America's man-made fiscal disaster
Japan's excuse for spiralling debt is that it just suffered a massive earthquake. What's America's excuse?
Last week, the International Monetary Fund (IMF) issued its Fiscal Monitor report, entitled “Shifting Gears, Tackling Challenges on the Road to Fiscal Adjustment.”
The IMF is the international organization which often comes to the rescue of fiscally irresponsible governments in exchange for austerity measures by those governments.
To do its work the IMF also has an authoritative research department which tracks the economies of all the member countries and analyzes the fiscal and monetary policy in those countries.
What I found most interesting in the report is barely veiled criticism of the United States (with a budget deficit stuck stubbornly above 10% of GDP ).
Incidentally, there was also somewhat surprising praise for Europe but that is not the main focus of this article. Below is an excerpt from page 2 of the report:
“The United States is the only large advanced economy (aside from Japan—see below) aiming at an increased cyclically adjusted deficit this year, despite a narrowing (although still large) output gap (Figure 1.2). While targeted measures to address the high social costs of still weak housing and labor markets could be justified, the composition of the stimulus package means that its growth impact will be small relative to its fiscal costs.”
Translation: The US is the only advanced economy in the world (without a major natural disaster this year) whose economy is growing that continues a spending binge, electing to run up debt at a faster pace than before. Also, the current stimulus is likely to be very costly and not increase growth as expected.
See here in graphical form:
The chart (left) looks at countries based on the change in the fiscal balance (deficit) and the change in their output gap (i.e., real vs. potential GDP growth).
You will notice that most countries of the world are on the road to recovery but also most countries have elected to tighten fiscally as their economies come out of recession.
Also, notice that in the lower right hand quadrant you find Japan and the US. Essentially Japan is there because on March 11th, they suffered a major natural disaster which will require the government to borrow more than would have otherwise been projected.
If it weren’t for the earthquake, the IMF would have placed them in the upper right hand quadrant with most of the other advanced economies. What is America’s excuse?
The truth is that the massive U.S. federal spending programs implemented over the last two years have had the effect of a category 9.0 earthquake together with a nuclear meltdown.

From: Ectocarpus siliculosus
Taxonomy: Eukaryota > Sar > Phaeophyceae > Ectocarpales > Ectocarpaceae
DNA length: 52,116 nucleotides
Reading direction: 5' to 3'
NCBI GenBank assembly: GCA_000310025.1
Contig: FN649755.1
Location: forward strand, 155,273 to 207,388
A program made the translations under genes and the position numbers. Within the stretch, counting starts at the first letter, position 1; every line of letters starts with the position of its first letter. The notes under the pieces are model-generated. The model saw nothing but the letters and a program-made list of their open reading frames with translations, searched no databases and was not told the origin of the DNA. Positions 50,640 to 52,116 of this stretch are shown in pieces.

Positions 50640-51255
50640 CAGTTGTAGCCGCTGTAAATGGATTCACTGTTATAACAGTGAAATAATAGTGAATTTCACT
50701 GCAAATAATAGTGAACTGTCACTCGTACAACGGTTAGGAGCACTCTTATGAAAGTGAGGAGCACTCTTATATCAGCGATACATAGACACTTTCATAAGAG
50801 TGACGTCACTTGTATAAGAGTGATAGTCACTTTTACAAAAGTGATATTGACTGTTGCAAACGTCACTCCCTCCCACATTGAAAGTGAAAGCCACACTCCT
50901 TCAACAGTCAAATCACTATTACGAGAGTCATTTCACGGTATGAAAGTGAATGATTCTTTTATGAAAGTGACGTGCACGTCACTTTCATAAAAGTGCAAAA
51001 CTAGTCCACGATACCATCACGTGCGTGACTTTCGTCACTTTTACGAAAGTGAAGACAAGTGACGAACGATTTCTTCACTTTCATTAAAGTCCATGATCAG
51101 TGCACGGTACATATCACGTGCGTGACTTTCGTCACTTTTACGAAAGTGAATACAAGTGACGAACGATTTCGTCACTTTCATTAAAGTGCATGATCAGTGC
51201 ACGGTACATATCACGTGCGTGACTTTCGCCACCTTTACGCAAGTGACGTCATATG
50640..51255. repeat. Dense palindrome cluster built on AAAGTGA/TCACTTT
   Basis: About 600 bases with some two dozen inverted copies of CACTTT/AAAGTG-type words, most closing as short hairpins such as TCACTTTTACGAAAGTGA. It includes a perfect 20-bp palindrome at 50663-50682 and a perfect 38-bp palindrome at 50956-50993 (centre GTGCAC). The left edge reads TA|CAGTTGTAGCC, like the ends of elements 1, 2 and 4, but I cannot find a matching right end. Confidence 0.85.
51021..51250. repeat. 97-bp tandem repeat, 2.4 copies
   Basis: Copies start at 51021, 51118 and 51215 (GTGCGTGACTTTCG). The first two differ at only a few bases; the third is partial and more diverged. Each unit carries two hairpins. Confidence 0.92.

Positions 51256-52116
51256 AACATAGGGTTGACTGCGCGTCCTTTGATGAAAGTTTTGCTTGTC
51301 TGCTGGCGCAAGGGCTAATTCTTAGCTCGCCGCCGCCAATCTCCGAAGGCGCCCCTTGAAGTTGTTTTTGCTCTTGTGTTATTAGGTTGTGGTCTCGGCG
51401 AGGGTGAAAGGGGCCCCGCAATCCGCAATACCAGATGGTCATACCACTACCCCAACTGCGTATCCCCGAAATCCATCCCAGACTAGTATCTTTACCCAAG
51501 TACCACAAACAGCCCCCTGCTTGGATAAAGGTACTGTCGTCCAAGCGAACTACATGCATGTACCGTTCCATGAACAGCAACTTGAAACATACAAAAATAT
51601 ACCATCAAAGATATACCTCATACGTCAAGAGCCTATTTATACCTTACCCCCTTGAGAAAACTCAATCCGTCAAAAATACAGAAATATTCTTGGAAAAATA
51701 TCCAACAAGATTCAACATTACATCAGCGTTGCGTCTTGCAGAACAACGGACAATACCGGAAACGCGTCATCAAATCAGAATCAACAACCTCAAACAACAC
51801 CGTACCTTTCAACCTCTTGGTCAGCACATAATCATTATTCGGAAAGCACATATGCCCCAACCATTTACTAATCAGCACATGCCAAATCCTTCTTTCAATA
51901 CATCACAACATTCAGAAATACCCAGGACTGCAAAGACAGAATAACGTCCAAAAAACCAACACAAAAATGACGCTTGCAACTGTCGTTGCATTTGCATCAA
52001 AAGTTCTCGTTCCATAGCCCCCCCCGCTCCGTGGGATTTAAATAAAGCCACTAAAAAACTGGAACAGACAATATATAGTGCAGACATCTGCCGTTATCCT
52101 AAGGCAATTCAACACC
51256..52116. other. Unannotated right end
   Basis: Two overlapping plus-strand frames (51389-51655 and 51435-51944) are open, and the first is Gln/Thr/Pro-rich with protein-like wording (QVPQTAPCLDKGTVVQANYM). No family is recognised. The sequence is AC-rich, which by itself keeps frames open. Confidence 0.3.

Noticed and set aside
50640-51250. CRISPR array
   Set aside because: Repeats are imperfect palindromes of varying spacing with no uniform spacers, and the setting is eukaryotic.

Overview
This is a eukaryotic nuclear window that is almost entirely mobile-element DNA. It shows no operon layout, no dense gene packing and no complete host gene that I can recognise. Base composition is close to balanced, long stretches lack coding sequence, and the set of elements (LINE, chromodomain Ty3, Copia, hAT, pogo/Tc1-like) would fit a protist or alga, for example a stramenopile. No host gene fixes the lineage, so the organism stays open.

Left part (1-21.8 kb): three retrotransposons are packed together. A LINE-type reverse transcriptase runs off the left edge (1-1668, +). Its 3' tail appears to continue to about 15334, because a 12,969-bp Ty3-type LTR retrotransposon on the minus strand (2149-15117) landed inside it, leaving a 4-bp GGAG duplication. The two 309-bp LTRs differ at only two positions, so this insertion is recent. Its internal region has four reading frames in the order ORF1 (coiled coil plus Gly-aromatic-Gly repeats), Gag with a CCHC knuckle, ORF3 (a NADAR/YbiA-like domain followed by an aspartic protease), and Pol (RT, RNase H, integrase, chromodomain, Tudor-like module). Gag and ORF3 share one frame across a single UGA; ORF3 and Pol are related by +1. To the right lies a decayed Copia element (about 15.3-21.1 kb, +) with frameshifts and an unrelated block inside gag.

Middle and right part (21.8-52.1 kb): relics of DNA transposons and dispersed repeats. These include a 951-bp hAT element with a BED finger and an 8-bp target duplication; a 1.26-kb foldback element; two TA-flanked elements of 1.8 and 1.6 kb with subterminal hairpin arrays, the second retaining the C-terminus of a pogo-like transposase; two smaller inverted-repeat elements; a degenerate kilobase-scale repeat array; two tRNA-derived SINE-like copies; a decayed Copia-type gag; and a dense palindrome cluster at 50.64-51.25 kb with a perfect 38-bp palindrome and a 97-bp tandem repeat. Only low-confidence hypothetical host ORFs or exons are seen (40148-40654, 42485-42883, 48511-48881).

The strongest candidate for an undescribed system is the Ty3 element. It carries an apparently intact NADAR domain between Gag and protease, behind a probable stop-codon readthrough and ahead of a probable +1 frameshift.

The difference is that America’s fiscal disaster is man-made and thus could have been avoided. However, restraint and austerity measures are not things that politicians relish, especially those of Mr. Obama’s ilk.
It takes political courage and leadership to make real reform of the fiscal situation of any country but this is particularly true in the US’s divided government.
Until recently, Mr. Obama has been missing in this debate. On budgetary and fiscal issues he is reluctant to admit there is a problem, let alone propose a reasonable solution (see his 2012 budget released in February.) .
It is particularly worrisome that Mr. Obama ignored the reasonable recommendations of his own bi-partisan fiscal commission in December of 2010. He has never given an explanation as to why he chose not to include any of their recommendations in his budget.
Also, this past week Mr. Obama’s lack of leadership nearly resulted in a government shutdown. He finally, at the last minute, came to the table to sign the bill that will finance the US government for another six months.
Usually, in government fiscal disaster cases where the country in question has timid politicians, a carefully timed IMF mission can help break domestic political stalemates and help implement fiscal reform.
However, the US is the largest economy in the world and therefore it is too large for the IMF to have any leverage. At best they can become another set of advisors for the President and the US Treasury.
But that begs the question, why wouldn’t he ignore the recommendations of the IMF just as he has ignored has his own fiscal commission?
Ultimately the real head scratcher is: Why has Mr. Obama’s exhibited a complete and utter lack of leadership on fiscal matters?
I have analyzed emerging markets for 20 years and his behavior fits a typical pattern. I have seen similar behavior in places such as Argentina and Russia.
Mr. Obama wants to spend money on government programs but doesn’t want to take the political heat for having to tax people to pay for them. So either you need to borrow money or print it, or both (as is actually now the case).
In a purely political context, he wants to retain the gains made by his party from the increased role of government in the American economy, but he doesn’t want to lose the next election.
So he digs his heels in hoping to make it to November 2012 without a financial meltdown happening.
The clock is ticking on raising the debt ceiling.
Instead of a sincere effort to bridge the gap between the parties, we get another speech. Leadership is not made from behind a podium.
His contrived, partisan act will show through as his intransigent refusal to make the hard choices necessary to address the urgent fiscal issues continues until the next tsunami strikes — whether it is natural or man-made, in the form of a financial market meltdown.
John Vax is a principal at MT Thaler Investment Management LLP, a London-based hedge fund which focuses on credit markets
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